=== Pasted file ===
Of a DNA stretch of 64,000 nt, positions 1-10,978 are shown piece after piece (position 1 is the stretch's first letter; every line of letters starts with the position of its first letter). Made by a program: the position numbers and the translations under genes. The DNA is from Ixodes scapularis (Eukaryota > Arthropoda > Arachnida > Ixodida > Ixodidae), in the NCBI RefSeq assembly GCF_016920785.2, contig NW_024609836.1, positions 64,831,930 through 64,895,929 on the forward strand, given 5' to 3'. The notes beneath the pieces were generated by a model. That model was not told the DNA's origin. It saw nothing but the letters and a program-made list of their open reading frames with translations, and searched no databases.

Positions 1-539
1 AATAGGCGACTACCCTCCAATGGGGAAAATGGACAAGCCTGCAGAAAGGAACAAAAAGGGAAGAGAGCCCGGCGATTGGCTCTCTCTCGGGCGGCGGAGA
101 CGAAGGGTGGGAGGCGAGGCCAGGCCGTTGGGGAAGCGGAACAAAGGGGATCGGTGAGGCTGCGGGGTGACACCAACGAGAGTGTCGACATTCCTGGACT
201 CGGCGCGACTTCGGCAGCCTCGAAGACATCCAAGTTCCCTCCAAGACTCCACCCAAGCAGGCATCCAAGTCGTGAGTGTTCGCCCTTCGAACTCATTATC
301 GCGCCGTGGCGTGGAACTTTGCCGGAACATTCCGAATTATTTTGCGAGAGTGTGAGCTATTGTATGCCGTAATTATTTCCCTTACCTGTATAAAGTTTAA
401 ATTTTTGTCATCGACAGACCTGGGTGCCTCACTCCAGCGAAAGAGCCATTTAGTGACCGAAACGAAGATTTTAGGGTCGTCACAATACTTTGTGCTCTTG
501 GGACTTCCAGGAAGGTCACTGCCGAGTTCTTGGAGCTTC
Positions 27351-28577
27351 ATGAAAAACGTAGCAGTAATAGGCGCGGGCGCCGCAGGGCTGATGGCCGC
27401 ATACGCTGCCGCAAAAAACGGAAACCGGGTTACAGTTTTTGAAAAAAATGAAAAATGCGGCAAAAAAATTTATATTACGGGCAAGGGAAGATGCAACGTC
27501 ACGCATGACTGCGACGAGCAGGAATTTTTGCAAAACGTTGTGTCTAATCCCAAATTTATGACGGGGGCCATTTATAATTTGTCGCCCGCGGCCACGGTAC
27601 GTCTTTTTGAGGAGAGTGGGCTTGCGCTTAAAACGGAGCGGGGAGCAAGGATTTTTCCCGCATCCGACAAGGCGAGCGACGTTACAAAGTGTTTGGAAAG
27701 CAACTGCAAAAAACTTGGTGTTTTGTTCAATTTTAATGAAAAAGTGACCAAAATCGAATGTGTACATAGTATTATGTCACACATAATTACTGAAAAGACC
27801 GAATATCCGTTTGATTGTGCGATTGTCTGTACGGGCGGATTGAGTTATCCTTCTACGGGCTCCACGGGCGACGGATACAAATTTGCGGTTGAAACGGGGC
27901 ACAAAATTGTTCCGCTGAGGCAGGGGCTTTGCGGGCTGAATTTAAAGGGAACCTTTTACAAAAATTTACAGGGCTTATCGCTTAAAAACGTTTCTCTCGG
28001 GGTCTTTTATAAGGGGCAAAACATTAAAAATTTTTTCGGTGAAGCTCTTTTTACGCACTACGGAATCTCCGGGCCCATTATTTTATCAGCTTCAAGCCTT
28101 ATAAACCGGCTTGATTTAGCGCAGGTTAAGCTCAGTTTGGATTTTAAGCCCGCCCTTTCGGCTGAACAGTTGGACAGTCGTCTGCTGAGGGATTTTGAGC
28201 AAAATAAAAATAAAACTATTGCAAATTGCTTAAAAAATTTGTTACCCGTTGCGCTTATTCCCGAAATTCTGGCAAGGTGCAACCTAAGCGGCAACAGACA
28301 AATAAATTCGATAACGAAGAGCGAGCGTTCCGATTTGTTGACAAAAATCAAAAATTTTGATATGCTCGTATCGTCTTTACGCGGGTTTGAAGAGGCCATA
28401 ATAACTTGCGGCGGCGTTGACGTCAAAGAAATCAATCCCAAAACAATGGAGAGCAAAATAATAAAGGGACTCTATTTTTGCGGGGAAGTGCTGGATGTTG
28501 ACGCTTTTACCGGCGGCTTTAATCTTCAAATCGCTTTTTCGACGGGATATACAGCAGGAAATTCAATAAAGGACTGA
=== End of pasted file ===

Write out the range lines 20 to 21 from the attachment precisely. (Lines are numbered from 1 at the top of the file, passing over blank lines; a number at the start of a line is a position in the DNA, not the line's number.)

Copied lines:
28301 AATAAATTCGATAACGAAGAGCGAGCGTTCCGATTTGTTGACAAAAATCAAAAATTTTGATATGCTCGTATCGTCTTTACGCGGGTTTGAAGAGGCCATA
28401 ATAACTTGCGGCGGCGTTGACGTCAAAGAAATCAATCCCAAAACAATGGAGAGCAAAATAATAAAGGGACTCTATTTTTGCGGGGAAGTGCTGGATGTTG